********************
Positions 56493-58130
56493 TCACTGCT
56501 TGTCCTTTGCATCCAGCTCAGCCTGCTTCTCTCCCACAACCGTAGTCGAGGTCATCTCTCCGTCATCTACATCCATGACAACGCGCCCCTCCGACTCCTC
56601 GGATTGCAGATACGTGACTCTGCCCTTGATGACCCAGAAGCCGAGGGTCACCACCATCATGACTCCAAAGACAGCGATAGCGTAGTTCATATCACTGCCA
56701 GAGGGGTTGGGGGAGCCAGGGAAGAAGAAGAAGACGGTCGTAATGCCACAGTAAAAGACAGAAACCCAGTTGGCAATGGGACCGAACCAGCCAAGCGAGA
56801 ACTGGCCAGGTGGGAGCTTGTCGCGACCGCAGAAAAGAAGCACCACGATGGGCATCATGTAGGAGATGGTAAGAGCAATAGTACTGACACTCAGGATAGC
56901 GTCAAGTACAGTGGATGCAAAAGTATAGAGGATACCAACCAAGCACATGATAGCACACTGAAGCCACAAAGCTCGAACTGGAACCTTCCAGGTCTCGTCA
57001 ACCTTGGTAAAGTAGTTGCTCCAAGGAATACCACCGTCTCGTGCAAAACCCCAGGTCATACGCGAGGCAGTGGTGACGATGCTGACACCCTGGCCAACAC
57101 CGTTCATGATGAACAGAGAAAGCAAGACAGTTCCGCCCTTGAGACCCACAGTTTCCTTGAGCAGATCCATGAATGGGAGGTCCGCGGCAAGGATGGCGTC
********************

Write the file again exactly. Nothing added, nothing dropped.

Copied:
Positions 56493-58130
56493 TCACTGCT
56501 TGTCCTTTGCATCCAGCTCAGCCTGCTTCTCTCCCACAACCGTAGTCGAGGTCATCTCTCCGTCATCTACATCCATGACAACGCGCCCCTCCGACTCCTC
56601 GGATTGCAGATACGTGACTCTGCCCTTGATGACCCAGAAGCCGAGGGTCACCACCATCATGACTCCAAAGACAGCGATAGCGTAGTTCATATCACTGCCA
56701 GAGGGGTTGGGGGAGCCAGGGAAGAAGAAGAAGACGGTCGTAATGCCACAGTAAAAGACAGAAACCCAGTTGGCAATGGGACCGAACCAGCCAAGCGAGA
56801 ACTGGCCAGGTGGGAGCTTGTCGCGACCGCAGAAAAGAAGCACCACGATGGGCATCATGTAGGAGATGGTAAGAGCAATAGTACTGACACTCAGGATAGC
56901 GTCAAGTACAGTGGATGCAAAAGTATAGAGGATACCAACCAAGCACATGATAGCACACTGAAGCCACAAAGCTCGAACTGGAACCTTCCAGGTCTCGTCA
57001 ACCTTGGTAAAGTAGTTGCTCCAAGGAATACCACCGTCTCGTGCAAAACCCCAGGTCATACGCGAGGCAGTGGTGACGATGCTGACACCCTGGCCAACAC
57101 CGTTCATGATGAACAGAGAAAGCAAGACAGTTCCGCCCTTGAGACCCACAGTTTCCTTGAGCAGATCCATGAATGGGAGGTCCGCGGCAAGGATGGCGTC